Those of you who have been my colleagues and students (as well as all of you who will read this book) know of a concept I created called the “Phoenix Phenomenon,” which refers to the capacity for growth after crisis and about which you will read later in these pages. My initial publication of this concept was in 1972, and it continues to be valid, as you will see in chapter 6. This book, however, is, in itself, a “phoenix phenomenon.” Without the support of Dr. Ursula Springer and Sheri Sussman of Springer Publishing Company, it would never have existed. A new creation arose from the ashes of a very painful situation, and I am deeply grateful to both of them for their responsiveness and their support.
Were it not for an important conversation with a special (unnameable!) friend, I may never have had that “Aha! “ moment that showed me the direction I needed. (And I would not have gotten to that conversation were it not for his mother—so, yes, sometimes mothers do help!)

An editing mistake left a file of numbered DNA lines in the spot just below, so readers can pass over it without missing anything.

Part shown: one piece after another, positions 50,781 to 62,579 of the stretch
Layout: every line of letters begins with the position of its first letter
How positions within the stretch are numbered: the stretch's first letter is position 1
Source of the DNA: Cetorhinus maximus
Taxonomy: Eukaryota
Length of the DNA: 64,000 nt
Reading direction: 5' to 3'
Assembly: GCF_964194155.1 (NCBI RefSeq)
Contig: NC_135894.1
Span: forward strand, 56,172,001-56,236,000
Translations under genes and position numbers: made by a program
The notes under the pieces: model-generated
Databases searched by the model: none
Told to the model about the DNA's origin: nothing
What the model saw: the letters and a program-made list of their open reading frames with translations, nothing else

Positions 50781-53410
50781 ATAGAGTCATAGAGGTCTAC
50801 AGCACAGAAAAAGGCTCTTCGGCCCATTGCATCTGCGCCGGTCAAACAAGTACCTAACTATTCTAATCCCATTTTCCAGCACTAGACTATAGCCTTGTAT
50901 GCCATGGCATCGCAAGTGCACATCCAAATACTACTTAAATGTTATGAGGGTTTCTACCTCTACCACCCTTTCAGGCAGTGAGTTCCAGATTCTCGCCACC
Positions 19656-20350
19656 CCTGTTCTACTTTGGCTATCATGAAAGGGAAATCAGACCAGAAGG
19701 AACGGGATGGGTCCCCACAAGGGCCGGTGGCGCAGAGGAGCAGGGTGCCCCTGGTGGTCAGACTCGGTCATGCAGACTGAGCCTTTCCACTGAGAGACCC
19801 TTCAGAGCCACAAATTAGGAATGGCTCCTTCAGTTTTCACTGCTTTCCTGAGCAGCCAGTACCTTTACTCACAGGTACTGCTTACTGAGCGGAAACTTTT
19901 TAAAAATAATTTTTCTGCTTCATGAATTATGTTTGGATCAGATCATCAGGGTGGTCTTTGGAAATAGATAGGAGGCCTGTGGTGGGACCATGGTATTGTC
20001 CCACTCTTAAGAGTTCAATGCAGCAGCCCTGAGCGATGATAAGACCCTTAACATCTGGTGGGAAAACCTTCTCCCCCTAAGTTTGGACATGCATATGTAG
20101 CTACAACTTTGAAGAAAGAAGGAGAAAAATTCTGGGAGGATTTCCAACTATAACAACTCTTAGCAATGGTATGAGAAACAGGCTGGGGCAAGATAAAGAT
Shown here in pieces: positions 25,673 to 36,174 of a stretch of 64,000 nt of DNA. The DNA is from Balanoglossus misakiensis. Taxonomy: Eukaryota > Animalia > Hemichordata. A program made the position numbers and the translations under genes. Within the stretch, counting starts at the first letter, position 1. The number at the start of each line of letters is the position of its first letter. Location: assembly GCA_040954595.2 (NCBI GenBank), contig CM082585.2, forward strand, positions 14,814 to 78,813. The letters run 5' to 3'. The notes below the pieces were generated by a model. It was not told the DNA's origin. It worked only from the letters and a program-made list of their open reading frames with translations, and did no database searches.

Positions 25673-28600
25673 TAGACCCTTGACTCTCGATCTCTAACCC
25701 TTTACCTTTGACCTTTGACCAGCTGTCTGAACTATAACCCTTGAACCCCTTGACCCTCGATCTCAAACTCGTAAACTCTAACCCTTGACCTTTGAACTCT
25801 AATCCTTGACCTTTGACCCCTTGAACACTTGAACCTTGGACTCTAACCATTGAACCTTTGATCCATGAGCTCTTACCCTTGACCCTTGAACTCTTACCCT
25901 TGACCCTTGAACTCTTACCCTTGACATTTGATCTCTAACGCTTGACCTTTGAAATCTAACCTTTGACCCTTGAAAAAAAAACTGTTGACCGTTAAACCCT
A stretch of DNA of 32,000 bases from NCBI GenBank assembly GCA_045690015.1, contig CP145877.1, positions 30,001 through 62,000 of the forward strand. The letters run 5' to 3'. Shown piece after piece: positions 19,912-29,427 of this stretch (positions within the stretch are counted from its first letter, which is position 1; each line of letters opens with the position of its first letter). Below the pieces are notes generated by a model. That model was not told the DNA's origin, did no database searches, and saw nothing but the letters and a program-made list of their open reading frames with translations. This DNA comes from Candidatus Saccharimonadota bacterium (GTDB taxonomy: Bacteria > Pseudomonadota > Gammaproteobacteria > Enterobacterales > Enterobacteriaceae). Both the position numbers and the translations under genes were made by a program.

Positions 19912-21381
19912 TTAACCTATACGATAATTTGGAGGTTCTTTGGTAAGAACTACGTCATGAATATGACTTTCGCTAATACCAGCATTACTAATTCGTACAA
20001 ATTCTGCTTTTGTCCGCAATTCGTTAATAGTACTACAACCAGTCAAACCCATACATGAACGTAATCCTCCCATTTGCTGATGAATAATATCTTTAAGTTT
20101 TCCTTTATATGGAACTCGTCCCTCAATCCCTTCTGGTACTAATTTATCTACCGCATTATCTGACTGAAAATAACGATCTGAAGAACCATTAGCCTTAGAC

Although I have written and edited several books, this is the first time that I have totally flown solo. It definitely has both advantages and disadvantages, and I am very grateful to my family for their varied types of support. I am deeply indebted to my beloved daughter, Jeannine Wainrib, a multigifted young woman who moves gracefully from rearranging peoples' lives to editing and rearranging her mother's writings. And all of this is done in the midst of making a major life change herself, joining with Dr. Rod Merl, an equally caring and helpful soul.
For many years, we have been a family of dedicated Macintosh users, believers, and supporters. However, during this experience, I started to believe that Macintoshes were allergic to me. Not one but both of my otherwise trusty machines tested my faith and seemed to have rebelled against me. The final blow came when, dangerously close to my deadline, my “user-friendly” Mac moved itself into an otherwise unknown program (I think from Mars, but definitely not from Venus!). It refused to respond